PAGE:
Good packaging design not only increases the aesthetic feeling of the end user, but also promotes the sales of the product. It also plays a key role in the efficiency of the entire supply chain. Clear communication at all critical points in the packaging design stage is conducive to the success of functional packaging and efficient packaging production operations. Communication is also crucial for brands that outsource packaging production, as designers may not have a print background to understand how their packaging concepts are produced in real life, or their designs can even be used in mass production.
Of course, good packaging design is a huge topic in itself, especially when you consider multifunctional packaging services across organizations and across the packaging supply chain. Therefore, this article focuses on just one element of well-designed and well-optimized packaging: graphics.
1. Elements of good packaging design
There are few immutable rules for graphic design, but there are some best practices that can help you succeed in your graphic design projects. When designing graphics for packaging, these best practices include:
A. Choose a visually appealing palette that is consistent with the brand. Pay attention to the emotions that colors may evoke. Blue and green tend to be calmer, while red stimulates movement.
B. Limit the number of fonts. Two fonts are generally recommended.
[C] Less can be more. Don't try to accommodate too much information in a small area. Make full use of the empty space to avoid confusion.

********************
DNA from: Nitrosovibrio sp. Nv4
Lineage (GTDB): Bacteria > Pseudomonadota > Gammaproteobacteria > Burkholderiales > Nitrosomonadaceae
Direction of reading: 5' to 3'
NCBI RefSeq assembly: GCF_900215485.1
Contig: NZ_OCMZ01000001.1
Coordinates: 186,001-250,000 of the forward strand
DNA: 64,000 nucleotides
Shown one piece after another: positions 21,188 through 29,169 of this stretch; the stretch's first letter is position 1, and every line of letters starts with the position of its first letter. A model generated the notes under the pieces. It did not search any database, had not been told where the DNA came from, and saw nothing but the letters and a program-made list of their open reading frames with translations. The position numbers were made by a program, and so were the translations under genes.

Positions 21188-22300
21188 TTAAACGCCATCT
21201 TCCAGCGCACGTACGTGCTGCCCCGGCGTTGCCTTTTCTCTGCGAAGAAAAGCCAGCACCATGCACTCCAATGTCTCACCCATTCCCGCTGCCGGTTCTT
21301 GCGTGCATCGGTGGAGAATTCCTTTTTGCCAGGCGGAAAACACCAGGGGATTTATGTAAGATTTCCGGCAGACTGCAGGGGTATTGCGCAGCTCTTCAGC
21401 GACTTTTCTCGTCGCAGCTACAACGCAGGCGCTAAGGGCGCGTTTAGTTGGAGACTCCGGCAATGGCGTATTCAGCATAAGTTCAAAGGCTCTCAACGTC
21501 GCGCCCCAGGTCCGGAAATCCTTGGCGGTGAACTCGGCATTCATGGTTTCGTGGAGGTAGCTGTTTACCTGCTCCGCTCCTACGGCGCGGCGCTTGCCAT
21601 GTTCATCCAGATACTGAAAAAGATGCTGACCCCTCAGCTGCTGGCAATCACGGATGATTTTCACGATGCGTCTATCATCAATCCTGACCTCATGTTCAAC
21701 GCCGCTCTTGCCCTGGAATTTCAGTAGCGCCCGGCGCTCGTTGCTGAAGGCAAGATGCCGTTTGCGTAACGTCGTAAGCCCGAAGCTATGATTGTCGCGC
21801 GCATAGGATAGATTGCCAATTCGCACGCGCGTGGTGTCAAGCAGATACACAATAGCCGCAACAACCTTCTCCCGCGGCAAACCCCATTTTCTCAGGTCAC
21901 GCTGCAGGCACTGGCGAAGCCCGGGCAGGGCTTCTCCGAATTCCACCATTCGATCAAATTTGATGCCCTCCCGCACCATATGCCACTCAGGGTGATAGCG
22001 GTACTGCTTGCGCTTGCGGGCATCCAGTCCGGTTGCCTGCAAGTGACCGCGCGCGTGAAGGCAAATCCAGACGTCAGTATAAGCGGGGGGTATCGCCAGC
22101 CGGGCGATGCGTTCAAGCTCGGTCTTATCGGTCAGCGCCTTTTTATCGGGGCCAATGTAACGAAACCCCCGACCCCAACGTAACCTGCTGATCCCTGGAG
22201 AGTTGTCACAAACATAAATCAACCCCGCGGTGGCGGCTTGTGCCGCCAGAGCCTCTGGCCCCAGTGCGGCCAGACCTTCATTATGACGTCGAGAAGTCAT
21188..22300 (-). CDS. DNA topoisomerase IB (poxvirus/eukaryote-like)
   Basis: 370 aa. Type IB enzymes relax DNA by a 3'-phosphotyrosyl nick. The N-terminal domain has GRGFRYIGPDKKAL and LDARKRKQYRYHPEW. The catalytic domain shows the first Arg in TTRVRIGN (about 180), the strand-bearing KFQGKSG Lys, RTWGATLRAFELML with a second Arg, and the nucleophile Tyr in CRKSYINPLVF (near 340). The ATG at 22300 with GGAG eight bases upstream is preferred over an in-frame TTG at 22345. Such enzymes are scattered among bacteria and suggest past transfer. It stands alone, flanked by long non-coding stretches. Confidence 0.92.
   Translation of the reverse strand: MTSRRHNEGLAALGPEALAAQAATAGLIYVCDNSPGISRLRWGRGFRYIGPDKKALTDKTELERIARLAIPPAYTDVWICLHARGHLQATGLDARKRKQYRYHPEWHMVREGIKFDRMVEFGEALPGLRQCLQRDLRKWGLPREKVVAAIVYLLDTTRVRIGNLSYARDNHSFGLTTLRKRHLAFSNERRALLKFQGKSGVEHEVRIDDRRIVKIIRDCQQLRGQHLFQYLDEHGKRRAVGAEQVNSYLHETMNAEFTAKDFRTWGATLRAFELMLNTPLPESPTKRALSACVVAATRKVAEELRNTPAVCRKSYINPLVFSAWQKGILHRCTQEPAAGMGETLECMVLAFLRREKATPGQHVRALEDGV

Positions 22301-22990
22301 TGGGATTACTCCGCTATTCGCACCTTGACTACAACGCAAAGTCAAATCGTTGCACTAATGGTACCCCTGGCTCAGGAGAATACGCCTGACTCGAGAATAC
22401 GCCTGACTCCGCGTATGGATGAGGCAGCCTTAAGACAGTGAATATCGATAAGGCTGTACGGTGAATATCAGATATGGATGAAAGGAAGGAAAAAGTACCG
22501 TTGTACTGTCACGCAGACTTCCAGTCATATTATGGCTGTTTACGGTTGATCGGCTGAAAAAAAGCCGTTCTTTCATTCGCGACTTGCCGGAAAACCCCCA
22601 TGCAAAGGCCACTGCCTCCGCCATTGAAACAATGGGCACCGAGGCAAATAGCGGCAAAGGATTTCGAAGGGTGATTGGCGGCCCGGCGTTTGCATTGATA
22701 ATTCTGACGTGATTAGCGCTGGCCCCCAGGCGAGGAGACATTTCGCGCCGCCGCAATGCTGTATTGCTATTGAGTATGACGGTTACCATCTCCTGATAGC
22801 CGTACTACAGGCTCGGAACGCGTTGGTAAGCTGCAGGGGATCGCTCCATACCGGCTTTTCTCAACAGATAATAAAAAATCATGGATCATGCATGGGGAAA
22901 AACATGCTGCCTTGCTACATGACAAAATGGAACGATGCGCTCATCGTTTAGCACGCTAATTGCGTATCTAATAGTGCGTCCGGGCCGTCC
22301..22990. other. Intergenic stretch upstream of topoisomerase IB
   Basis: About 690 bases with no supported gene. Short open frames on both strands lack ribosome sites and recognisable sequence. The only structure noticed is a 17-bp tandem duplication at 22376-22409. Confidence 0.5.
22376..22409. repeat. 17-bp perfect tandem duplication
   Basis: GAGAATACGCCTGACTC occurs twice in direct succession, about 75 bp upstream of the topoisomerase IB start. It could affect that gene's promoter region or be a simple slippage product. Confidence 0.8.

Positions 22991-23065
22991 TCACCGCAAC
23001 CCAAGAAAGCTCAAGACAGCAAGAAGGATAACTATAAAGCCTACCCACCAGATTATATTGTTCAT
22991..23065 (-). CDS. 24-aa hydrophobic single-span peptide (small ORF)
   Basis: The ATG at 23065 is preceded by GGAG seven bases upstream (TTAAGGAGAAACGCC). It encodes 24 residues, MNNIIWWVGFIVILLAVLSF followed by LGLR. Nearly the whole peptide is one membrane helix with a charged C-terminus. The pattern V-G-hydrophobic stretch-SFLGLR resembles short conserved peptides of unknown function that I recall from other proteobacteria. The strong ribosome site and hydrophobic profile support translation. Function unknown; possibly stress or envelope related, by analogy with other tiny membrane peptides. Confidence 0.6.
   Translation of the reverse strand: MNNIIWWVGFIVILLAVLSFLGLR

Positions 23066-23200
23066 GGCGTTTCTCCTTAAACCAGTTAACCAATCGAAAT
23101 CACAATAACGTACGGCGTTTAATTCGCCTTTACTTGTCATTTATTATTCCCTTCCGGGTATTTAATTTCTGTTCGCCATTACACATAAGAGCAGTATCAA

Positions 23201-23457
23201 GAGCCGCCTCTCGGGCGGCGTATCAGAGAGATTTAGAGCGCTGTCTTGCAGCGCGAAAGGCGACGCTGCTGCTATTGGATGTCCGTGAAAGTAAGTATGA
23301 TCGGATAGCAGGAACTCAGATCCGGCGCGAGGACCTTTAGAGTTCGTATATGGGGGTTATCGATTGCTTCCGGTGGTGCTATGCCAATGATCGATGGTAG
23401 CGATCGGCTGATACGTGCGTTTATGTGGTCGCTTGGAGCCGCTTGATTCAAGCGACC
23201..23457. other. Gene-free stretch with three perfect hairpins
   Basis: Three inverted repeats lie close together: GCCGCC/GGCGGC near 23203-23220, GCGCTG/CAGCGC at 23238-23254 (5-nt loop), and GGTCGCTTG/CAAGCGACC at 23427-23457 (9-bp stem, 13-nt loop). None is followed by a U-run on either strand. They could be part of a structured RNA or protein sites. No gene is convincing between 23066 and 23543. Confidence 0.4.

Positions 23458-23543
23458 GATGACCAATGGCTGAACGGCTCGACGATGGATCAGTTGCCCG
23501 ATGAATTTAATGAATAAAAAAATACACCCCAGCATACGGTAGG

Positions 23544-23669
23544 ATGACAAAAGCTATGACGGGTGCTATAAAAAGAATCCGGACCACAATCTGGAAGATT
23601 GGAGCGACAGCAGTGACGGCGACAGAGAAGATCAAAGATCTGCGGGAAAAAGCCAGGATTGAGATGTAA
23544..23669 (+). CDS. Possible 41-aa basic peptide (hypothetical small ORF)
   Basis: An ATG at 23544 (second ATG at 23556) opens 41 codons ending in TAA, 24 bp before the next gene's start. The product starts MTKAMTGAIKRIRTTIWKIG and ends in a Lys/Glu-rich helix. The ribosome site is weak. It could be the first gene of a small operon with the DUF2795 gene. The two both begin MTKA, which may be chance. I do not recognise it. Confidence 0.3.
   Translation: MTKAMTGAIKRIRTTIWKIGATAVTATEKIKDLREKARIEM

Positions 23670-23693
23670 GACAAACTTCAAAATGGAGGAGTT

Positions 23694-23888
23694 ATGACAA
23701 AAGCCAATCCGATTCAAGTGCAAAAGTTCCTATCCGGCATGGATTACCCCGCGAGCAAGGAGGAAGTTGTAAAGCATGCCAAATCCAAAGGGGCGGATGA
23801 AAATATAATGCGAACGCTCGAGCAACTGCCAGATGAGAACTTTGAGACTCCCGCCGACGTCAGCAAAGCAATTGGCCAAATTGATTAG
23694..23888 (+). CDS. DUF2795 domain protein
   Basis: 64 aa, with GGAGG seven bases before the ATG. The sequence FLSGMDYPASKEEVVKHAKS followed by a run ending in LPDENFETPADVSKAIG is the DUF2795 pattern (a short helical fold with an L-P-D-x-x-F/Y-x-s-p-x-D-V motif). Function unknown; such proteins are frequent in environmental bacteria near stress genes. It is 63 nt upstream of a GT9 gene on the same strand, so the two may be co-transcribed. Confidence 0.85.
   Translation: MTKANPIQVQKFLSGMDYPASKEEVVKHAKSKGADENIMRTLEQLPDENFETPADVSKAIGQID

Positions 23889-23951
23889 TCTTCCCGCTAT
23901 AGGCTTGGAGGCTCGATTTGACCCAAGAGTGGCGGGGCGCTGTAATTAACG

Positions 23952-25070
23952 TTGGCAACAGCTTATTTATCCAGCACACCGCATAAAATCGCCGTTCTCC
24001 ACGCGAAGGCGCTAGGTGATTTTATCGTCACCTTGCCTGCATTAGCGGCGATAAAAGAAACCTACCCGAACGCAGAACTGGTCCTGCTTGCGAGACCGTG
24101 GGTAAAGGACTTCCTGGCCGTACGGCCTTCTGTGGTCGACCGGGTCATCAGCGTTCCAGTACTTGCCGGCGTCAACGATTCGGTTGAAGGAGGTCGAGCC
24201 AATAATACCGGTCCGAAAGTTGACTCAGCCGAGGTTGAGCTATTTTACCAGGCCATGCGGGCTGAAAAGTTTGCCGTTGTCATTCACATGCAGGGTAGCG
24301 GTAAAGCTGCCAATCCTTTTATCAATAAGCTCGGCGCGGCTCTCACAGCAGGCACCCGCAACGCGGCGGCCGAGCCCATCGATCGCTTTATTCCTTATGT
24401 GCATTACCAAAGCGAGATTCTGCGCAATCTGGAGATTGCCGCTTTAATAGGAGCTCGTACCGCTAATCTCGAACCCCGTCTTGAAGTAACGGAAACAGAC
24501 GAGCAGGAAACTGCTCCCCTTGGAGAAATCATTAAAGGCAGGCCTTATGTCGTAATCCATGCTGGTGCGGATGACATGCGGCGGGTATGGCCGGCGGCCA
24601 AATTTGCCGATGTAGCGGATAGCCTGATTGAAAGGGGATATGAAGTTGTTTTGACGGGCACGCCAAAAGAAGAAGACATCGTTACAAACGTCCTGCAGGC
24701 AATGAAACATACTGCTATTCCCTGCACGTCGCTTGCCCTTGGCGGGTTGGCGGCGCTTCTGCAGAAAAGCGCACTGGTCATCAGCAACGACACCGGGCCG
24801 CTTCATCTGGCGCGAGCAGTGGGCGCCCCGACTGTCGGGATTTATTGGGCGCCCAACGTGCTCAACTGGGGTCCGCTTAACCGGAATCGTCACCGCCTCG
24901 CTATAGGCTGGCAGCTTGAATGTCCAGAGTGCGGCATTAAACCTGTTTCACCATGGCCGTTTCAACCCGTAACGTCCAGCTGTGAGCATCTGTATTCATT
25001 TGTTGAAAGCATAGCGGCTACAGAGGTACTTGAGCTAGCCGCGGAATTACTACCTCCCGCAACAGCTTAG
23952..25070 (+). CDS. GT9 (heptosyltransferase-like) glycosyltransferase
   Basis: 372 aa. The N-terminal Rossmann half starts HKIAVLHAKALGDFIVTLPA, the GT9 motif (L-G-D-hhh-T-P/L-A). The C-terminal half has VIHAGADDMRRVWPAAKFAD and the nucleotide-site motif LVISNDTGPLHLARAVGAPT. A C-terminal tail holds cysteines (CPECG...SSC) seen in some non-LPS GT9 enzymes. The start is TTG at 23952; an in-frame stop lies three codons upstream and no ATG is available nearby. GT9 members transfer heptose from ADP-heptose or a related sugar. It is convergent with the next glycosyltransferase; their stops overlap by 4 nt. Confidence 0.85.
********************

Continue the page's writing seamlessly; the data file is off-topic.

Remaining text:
D. Ensure that the design is appropriate for the company, product (or product line) and target customers.
2. Don't sacrifice packaging
Good packaging design should take appearance into consideration. Look out for design elements that may exceed print limits and may compromise the quality of reproduction. Elaborate or very detailed illustrations and processes that require multiple applications should be avoided. It is best to avoid design elements that leave little margin for error during the production phase. For example, complex patterns across the entire panel will be die-cut, which may cause production difficulties.
In addition, many industries comply with regulatory requirements that may affect packaging design. If you are designing retail packaging graphics for highly regulated products, make sure you are fully aware of all applicable packaging regulations to avoid cost increases at the design verification stage, such as cigarette cartons, whose labels need to be reviewed by the relevant authorities.